Troye Sivan brings sea of flowers to Wang Theatre

Troye Sivan brings sea of flowers to Wang Theatre

Written by Christian Kwok

Donning pride flags and fluorescent makeup, concert-goers rumbled in anticipation for the three names boldly outlined in white on the shimmering Wang Theatre billboard, located in Boston’s lively theatre district on Oct. 12. The crowd’s enthusiasm was for openers Leland and Kim Petras, and headliner, Troye Sivan. All identify with the LGBTQ community and are touring together as part of The Bloom Tour.

Photo courtesy of Capitol Music Group

Dressed in a pale, dark red suit, headliner Troye Sivan swiftly ran out from behind the curtains to the beat of “Seventeen,” setting precedent for what would be a dazzling performance over the course of the night. To the crowd’s approval, Sivan began to sing a few bars of the song, only to awkwardly run behind the theatre’s velvet curtains. The lights dimmed for a second, but Sivan didn’t miss a beat. Amidst the confusion, the curtains dropped, exposing the entirety of the stage with Sivan and his live band. With even more excitement, both Troye and everyone in the crowd sang to “Seventeen’s” reveling lyrics.

Sivan’s blonde hair swayed just as enthusiastically as the crowd’s dancing; the upbeat vibe of “Bloom” and “Fools,” and his animated persona captivating fans. This same poise effortlessly dictated the attitude of both the stage and the audience; one of pure, raw fun. In a much needed break, Sivan switched up his set, moving away from his faster tempo songs and diving right into a more emotional track, as the opening lines of “Heaven” began to play. To his disbelief, the crowd responded by illuminating paper cut-outs with their phones, creating a sea of colorful flowers, swaying to the song’s slow tempo. The scene was moving for Sivan, as “Heaven” was about his coming-out experience. He invited the creators of the idea onstage, taking videos with them as the flowers continued to sway in the background.

“Heaven” gave the audience a bit of a breather, but Troye picked up right where he left off, mixing in bops such as “Swimming Pools,” “Bite,” and his newly released single with Charli XCX, “1999,” to the crowd’s approval.

With Sivan disappearing once again behind the stage, the showstopper came when the curtains opened to reveal a living room setup. Several dim bedroom lamps and a coffee-colored couch slowly emerged from the stage floor, creating a setting that resonated deeply of home. The spotlight shined to reveal Sivan and a member of his band lying on the couch, as the chords to “Postcard” began to play. Both would trade off from verse to verse, imitating a conversation from Sivan’s personal life. The mood of the crowd again turned from the uptempo beats of “Dance to This,” to a melancholy tone. From the first note to the last, “Postcard” and “The Good Side” delivered a humbling, yet relatable heartbreak experience for all.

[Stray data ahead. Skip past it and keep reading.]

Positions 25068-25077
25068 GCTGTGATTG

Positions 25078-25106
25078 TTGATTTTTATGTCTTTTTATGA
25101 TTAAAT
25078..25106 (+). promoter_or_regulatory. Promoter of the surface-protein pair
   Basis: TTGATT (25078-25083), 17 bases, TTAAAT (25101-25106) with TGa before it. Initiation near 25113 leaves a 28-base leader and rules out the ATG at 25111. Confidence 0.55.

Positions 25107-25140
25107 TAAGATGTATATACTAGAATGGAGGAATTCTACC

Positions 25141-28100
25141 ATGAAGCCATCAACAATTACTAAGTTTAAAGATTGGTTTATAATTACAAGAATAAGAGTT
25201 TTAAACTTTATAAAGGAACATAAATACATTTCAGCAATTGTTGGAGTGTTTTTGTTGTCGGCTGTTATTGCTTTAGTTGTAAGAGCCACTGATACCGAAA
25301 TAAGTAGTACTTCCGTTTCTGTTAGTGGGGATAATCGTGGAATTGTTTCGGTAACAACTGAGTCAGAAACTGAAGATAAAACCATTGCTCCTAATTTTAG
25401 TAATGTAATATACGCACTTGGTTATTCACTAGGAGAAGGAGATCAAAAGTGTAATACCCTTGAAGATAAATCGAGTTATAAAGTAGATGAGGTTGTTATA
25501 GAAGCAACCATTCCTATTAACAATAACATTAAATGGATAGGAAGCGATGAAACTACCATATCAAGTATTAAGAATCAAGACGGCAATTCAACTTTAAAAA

With his vivacious attitude, however, Sivan wasn’t closing out on a sad note. Inviting the crowd to dance with him, he ended his set with four bona fide upbeat songs: “Dance to This,” “Animal,” “Youth,” and a club-rendition of his most popular single off of the Bloom album, “My! My! My!”

He left the stage promising to come back to Boston soon, waved goodbye, and finally disappeared behind the curtains for the last time.

Photo courtesy of Capitol Music Group

Before Troye’s performance, singer-songwriter Leland, noted for his involvement in writing songs for pop stars such as Allie X, Selena Gomez, and Troye Sivan himself, warmed up the audience. He played some of his unreleased songs, including “Another Lover” and “Middle of a Heartbreak,” and ended his set with “Mattress,” the song that established his career as a solo artist.

Kim Petras, known for undergoing a gender transition at a young age, also served as an opening act. The L.A. based pop star leaped on stage with her blonde hair styled in its signature side bun position; her unabashed pop sound pulsating around the theatre walls. Petras performed some of the singles that established her as Paper Magazine’s “Most Likely to Dominate the Pop Charts” including “I Don’t Want It At All,” “Heart to Break,” and “Hillside Boys.” In addition, she also performed songs from her Halloween themed mixtape, “TURN OFF THE LIGHT, VOL. 1.” Her set closed with a booming applause as she thanked the crowd in her stocky black boots.

%d bloggers like this: